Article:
By Tony Attwood
Man U want a new manager, and that means Louis van Gaal according to the pundits. But it seems he wants to bring five specialist staff with him and Man U don’t like that because they brought in a whole team of new people with whatever the guy’s name is – the one they had last time.
And worse, no one is quite sure what one of the five does. But more on that in a moment.
But never mind, say Man U, we’ll have that guy from Real Madrid. OK, except, maybe he doesn’t want to come. After all looking at the team he has got, why should he want to unravel a squad like Man U, deal with owners like Man U and do it all again?
Edward Woodward is the man who draws up lists of candidates for jobs at United, usually, it seems, without asking them first. (Actually it happened to me once, although of course not in football. I was invited to apply for a job, went to the interview, and realised I was just a makeweight to enable the interviewing panel to rubber stamp who they really wanted, while making it look like a real selection process. So I walked into the interview room, they asked me why I wanted the job, I told them what I thought of them and their fake process, and departed. I was quite surprised at myself, but rather pleased that I had done it.)
Anyway, Man U in their arrogance state that Van Gaal, Ancelotti and Diego Simeone of Atlético Madrid will of course all want the job – as will Jürgen Klopp of Borussia Dortmund. So they Man U choose who to give their largesse to. Except some of them might well say either, “Not with old red nose breathing down my neck,” or “here is my list of demands” which is what Van Gaal seems to be saying.
Van Gaal of course doesn’t have a job once the Netherlands either win or are knocked out of the World Cup. But the notion that he might know what he wants to do and who he wants to having doing it, is a bit, well, foreign to Man U. They have had Sir F telling them what they want for so long, it is hard to imagine an alternative.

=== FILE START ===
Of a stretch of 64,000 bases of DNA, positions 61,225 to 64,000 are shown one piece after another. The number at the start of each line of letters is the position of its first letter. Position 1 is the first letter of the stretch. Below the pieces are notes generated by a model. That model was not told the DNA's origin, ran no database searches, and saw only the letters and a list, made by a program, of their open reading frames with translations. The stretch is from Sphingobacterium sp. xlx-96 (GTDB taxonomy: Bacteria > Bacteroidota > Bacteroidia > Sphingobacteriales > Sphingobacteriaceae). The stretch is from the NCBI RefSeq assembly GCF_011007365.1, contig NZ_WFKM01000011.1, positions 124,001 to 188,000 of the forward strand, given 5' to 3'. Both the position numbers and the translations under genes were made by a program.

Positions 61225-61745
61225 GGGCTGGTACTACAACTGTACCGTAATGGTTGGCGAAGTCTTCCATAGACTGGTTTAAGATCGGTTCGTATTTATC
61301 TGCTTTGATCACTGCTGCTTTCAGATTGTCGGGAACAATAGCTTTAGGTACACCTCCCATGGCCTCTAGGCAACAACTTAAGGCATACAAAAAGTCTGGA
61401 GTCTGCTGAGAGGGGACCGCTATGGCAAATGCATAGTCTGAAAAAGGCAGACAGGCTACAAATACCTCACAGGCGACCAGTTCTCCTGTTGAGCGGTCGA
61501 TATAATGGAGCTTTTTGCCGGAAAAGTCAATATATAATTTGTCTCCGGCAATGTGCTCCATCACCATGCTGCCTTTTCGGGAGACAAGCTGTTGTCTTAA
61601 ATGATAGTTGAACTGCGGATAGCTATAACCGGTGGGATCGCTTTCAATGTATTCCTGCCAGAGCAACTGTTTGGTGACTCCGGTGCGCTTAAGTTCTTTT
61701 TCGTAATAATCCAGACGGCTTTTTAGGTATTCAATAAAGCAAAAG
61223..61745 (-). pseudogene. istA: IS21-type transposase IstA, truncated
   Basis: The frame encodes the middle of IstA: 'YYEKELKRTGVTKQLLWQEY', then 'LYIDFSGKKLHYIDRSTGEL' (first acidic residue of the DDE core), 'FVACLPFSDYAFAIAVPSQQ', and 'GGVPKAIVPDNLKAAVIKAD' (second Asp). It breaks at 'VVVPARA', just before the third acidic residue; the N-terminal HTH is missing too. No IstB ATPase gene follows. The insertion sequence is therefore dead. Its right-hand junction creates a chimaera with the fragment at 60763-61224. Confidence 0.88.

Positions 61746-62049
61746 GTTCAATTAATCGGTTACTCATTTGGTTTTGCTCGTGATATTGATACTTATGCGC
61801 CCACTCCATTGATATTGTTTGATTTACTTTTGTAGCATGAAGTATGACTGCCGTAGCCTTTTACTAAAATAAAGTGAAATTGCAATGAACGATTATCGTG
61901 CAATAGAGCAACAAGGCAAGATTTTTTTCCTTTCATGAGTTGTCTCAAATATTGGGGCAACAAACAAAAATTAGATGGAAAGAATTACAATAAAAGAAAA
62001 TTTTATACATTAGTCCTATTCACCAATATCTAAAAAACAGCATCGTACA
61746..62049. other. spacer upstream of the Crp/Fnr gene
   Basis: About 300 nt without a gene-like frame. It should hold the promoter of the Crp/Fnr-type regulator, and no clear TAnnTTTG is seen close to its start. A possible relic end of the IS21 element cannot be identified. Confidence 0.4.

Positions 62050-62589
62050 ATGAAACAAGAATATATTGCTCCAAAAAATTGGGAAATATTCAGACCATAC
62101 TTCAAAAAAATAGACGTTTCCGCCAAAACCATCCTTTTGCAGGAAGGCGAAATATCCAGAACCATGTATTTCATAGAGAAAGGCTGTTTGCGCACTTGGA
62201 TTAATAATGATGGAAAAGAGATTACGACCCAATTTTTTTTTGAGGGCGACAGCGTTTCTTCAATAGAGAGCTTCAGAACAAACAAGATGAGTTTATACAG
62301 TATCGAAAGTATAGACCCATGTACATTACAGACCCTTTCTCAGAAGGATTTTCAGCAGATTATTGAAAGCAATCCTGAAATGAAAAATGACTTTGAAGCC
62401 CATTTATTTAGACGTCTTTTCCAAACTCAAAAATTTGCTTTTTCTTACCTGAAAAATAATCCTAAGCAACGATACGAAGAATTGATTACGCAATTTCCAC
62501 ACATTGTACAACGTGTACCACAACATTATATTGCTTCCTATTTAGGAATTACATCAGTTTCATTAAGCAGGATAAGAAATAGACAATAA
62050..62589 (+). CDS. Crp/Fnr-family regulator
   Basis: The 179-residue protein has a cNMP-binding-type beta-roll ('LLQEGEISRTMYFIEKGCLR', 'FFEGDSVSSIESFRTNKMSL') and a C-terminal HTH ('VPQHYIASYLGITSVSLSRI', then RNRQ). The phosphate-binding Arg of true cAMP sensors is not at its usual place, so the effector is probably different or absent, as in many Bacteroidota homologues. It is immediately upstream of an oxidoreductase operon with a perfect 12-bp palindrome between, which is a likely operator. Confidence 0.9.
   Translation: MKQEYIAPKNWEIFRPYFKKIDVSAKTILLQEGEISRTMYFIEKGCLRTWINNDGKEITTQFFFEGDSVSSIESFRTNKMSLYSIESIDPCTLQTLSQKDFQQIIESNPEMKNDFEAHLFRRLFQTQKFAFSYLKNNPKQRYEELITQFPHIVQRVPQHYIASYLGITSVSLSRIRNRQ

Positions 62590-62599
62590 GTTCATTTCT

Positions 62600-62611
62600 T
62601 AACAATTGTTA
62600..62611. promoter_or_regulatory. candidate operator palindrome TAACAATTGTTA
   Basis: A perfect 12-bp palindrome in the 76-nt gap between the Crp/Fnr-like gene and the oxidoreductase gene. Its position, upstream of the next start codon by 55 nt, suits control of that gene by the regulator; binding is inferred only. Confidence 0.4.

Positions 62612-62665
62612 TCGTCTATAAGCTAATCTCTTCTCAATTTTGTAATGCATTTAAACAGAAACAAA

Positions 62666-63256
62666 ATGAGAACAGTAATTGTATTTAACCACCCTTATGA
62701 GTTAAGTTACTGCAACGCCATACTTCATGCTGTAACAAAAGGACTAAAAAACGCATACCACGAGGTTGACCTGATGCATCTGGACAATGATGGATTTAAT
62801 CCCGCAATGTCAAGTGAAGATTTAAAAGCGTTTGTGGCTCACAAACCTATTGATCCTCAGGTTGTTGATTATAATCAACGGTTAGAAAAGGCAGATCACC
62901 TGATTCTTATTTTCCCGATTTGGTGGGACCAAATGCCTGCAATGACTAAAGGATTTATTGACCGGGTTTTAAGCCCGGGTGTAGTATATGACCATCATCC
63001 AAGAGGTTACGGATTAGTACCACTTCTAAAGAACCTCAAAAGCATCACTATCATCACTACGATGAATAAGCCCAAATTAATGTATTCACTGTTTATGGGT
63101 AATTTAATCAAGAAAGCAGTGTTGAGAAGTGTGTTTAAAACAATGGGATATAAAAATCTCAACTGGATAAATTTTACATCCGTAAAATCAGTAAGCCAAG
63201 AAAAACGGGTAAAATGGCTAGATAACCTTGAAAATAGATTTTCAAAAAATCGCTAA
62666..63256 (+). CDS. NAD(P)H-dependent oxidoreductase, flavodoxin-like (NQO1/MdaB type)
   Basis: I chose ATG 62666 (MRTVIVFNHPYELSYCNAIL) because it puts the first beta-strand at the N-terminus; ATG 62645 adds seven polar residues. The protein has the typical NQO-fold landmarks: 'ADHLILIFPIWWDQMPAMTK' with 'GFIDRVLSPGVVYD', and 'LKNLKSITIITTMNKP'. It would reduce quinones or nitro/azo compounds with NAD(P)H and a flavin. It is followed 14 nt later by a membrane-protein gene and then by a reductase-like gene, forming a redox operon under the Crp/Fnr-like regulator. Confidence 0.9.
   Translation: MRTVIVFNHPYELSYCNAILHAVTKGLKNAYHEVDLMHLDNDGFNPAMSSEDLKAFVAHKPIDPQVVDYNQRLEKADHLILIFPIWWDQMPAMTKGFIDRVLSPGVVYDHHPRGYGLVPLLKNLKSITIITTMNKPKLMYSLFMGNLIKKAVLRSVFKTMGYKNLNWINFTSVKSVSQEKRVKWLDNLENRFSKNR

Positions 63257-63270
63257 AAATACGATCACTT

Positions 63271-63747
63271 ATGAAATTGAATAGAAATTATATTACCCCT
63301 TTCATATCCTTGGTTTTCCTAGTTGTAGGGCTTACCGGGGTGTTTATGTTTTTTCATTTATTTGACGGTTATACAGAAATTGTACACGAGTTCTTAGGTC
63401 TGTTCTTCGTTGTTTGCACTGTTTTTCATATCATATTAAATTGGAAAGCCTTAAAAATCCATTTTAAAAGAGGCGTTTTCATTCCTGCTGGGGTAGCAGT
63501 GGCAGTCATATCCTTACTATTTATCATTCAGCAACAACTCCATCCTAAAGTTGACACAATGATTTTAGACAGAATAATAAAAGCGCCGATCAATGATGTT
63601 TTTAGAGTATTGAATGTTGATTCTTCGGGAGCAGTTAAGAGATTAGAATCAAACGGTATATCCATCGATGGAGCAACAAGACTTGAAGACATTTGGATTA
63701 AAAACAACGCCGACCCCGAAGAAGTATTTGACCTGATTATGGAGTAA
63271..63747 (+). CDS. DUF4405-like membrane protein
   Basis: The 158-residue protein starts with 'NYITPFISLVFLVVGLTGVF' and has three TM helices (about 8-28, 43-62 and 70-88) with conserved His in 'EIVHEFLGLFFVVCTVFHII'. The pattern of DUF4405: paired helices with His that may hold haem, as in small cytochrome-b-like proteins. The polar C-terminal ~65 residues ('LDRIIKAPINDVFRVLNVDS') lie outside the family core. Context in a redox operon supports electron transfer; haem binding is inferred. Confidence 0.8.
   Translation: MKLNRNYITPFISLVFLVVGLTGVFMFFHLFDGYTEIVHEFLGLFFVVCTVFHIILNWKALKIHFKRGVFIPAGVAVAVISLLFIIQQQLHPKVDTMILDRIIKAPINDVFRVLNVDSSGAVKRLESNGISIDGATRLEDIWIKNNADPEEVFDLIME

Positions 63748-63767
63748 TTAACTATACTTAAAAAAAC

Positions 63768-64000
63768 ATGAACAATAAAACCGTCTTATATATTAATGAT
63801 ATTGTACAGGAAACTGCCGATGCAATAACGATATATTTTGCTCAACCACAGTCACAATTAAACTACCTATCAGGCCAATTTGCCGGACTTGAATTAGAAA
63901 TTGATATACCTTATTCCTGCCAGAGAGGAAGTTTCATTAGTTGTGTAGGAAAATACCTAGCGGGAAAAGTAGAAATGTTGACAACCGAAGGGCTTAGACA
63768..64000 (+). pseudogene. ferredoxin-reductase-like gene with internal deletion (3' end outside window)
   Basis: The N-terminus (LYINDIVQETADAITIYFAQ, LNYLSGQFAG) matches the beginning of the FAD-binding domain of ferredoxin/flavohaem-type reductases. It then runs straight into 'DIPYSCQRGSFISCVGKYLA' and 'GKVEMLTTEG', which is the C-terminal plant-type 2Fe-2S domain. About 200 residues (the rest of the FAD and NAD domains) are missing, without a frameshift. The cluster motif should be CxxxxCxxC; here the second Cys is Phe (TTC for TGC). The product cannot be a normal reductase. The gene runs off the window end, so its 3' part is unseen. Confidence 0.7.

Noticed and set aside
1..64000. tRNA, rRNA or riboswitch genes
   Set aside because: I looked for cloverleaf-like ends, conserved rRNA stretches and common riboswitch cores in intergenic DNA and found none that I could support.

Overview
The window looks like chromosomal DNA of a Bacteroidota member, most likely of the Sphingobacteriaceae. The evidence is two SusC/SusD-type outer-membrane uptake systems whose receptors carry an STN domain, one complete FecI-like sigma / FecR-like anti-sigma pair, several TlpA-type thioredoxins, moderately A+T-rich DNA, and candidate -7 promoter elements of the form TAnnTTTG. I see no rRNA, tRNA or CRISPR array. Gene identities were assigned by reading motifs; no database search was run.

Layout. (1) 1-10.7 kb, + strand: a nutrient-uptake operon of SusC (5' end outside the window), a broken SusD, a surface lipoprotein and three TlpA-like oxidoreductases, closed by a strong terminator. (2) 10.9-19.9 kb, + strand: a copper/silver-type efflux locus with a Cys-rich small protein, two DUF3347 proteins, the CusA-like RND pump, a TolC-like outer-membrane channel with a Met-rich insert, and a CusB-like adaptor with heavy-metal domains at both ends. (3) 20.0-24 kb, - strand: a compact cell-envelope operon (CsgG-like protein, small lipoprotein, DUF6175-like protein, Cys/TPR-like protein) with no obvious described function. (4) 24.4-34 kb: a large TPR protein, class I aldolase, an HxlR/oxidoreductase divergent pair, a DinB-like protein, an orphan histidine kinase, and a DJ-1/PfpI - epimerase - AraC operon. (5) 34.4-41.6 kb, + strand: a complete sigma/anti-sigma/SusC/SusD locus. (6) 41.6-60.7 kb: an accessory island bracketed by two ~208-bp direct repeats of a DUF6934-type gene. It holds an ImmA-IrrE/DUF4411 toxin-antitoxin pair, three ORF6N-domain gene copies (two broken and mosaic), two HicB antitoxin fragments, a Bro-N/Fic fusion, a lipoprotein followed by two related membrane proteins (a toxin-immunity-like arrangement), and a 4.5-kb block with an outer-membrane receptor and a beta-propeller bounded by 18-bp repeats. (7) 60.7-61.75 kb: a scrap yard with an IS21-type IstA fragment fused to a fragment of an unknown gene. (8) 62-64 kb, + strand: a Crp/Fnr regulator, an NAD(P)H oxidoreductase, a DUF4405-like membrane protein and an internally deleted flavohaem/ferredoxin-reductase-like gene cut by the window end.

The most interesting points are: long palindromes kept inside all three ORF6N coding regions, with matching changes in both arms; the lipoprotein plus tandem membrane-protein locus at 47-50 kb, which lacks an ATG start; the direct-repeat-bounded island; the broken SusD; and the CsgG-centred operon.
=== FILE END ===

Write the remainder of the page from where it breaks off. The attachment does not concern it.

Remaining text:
Besides muddling through while talking to referees is the normal English way. We don’t do organisation, planning, structure, thinking… That’s all a bit German.
So Edward Woodward wants the Dutch coach to work with Ryan Giggs – the thread of continuity. Or he could get Guardiola who might now be available. Except Giggs is the new Guardiola according to one newspaper report I saw so he doesn’t need him.
Arsenal will be ok when Mr Wenger finally retires, because his backroom team has been here a long old time. Boro Primorac will presumably move on, as will Vik Akers. Neil Bamford has been at Arsenal for 15 years, and he and Steve Bould might have to move on, but the youth team is being restructured this season, as Liam Brady’s reign comes to an unfortunate end, so that section of the club could be stable beyond Mr Wenger’s final departure.
Man U however appear to be lumbering themselves with old boys. And as we know just because a player has played well, it doesn’t mean he can do much else in football. Billy Wright anyone?
So setting Giggs alongside Phil Neville, Nicky Butt and Paul Scholes will excite the media who love those guys, but not necessarily be the new manager’s choice.
Van Gaal works with the likes of Patrick Kluivert,k Danny Blind, Frans Hoek, Jos van Dijk and Max Reekers. Actually Max Reekers is an interesting person – always referred to by the single word “analyst” but with little explanation of what he analyses. Is he a psychoanalyst, or a football analyst? Internet coverage of him is a real cut and paste job – everyone says, “Analyst Max Reekers” and that’s that. Lazy journalists. (Well lazy me too because I don’t know what he does – but then, journalists are paid to find out).
All these funny foreign people coming in would mean that poor little Giggs would be pushed out of things a bit, but as we know the heritage of Man U says that he must be involved until he’s 200 years old, so that is a problem.
Perhaps the most amusing thing is that Sir Alex F is going to be involved in the appointment – just as he was central to making the appointment of the Moyes. Still he won’t be able to get it that wrong again. Will he?
- Woolwich Arsenal: The club that changed football – Arsenal’s early years
- Making the Arsenal – how the modern Arsenal was born in 1910
- The Crowd at Woolwich Arsenal